Journals The Tattoo

The longest three hours of my life

Jenny Coloma

Miami, FLORIDA, U.S.A. — My mother has been sick for quite some time.

Actually, she’s been sick since she had me 16 and a half years ago.

Now, an operation loomed.

The hospital was filled with sick people, but it felt as though my mother was the only sick one there. She was the only one that mattered to me at the time.

Selfish, I know, but that’s how I felt.

The poor old lady who shared a room with my mother was constantly complaining about her daughter being late. I felt relieved that my mother had my sister and myself there to hold her hand and take care of her, to help her eat.

I was constantly biting my nails, a bad habit of mine. The male nurse told me, “Quit biting your nails, you’re in a hospital filled with germs, for God’s sake!”

I smiled and hid my hand behind my back. I heard my mother giggle.

I despise hospitals.

They’re filled with the smell of rubbing alcohol and disease. I loathe even just walking around a hospital, so imagine how I felt having to be there for hours because someone I dearly loved was going into surgery.

I did not leave my mother’s side.

As we waited, the white rooms made me feel as though I was in a box, the walls closing in on me.

When my mother went into surgery, it felt like the longest three hours of my life.

The many infections in my mother’s bladder healed, but now she needs another surgery. She has a gargantuan stone in her gallbladder.

The insurance covers most of the surgery’s expenses, except for one large fee my mother needs to pay before she is admitted into a room. And medicine isn’t very cheap.

So I got a part-time job at a fast food restaurant to help my mother out, and was recently able to give her $400.

She should be having the surgery soon, and hopefully she’ll be as healthy as she was before she had children.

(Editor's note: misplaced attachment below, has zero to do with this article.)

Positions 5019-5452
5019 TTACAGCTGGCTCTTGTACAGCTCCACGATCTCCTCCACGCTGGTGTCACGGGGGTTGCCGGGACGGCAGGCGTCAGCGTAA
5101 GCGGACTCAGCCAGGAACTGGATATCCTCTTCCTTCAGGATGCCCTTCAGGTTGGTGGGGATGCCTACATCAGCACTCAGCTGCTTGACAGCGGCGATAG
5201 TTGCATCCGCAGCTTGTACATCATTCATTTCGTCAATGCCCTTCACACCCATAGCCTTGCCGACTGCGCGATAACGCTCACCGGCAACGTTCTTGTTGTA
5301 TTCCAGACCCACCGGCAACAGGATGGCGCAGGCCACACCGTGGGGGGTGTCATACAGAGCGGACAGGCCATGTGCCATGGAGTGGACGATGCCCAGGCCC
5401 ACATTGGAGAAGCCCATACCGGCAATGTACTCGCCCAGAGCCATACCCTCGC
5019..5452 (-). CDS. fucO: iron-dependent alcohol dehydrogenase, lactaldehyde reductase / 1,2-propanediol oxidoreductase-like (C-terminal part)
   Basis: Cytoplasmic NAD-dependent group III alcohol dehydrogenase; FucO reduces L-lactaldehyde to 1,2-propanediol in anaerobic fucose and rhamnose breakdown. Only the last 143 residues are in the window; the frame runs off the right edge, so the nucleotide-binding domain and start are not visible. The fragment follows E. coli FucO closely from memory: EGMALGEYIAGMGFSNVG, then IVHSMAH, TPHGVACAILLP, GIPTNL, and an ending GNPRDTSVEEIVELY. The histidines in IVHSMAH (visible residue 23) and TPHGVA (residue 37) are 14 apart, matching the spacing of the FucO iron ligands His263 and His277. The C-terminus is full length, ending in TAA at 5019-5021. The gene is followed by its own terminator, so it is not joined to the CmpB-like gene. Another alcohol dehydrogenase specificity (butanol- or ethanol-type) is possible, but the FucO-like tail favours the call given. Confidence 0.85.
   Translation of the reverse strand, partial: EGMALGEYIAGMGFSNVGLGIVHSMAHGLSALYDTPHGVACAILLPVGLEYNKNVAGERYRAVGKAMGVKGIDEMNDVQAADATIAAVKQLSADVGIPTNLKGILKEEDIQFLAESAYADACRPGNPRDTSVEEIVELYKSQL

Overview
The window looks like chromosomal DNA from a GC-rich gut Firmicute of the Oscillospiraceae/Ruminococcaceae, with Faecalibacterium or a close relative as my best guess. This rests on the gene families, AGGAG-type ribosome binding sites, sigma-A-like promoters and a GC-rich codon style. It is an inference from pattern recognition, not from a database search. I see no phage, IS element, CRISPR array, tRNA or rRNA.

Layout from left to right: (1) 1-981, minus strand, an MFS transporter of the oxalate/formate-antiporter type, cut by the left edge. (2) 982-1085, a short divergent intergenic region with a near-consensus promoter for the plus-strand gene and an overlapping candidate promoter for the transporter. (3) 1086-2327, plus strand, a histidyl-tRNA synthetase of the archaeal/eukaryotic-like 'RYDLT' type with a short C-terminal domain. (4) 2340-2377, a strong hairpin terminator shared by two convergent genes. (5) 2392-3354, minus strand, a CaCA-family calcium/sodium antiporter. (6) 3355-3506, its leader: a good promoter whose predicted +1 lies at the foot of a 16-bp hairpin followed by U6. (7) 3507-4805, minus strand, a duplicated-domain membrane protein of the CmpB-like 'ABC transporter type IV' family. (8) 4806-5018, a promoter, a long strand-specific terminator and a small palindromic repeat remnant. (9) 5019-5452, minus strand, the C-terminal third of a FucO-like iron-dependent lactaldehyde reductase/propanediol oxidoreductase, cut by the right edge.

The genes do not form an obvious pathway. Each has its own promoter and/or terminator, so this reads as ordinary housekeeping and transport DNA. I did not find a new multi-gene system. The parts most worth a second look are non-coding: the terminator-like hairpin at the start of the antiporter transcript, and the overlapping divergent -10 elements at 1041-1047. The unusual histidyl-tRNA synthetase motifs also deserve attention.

But unfortunately my mother keeps postponing her doctor visits, and it irritates me.

I keep having these horrible daydreams that one night my mom will fall asleep, and come morning, she won’t wake up. And I’ll be the one to find her.

I want my mother to see me graduate, to see me start my career. I want her to be there when I publish my first novel. I want her to walk me down the aisle, and be there for her grandchildren.

It’s scary to think of her not being there to mark these milestones with me.

Being her daughter is a big part of my life, though it’s not the only role I play.

To label me, I think, is nearly impossible. There are so many things that define me, define who I am.

I’m a daughter, a sister, a writer, a student, a worker, an American, a hopeless romantic and a friend.

Well, maybe it’s not entirely impossible to label me. I can be labeled with one word – well, a name, rather – Jenny.

I am Jenny Coloma. I am 16-and-a-half years old. I live in Miami, Florida and I’m a junior at Coral Gables Senior High School.

And this, this is my journal, my memoir, my story. In writing this, I hope, that you, the reader, will take a little piece of me with you.

Jenny Coloma is a Reporter for Youth Journalism International

Leave a Comment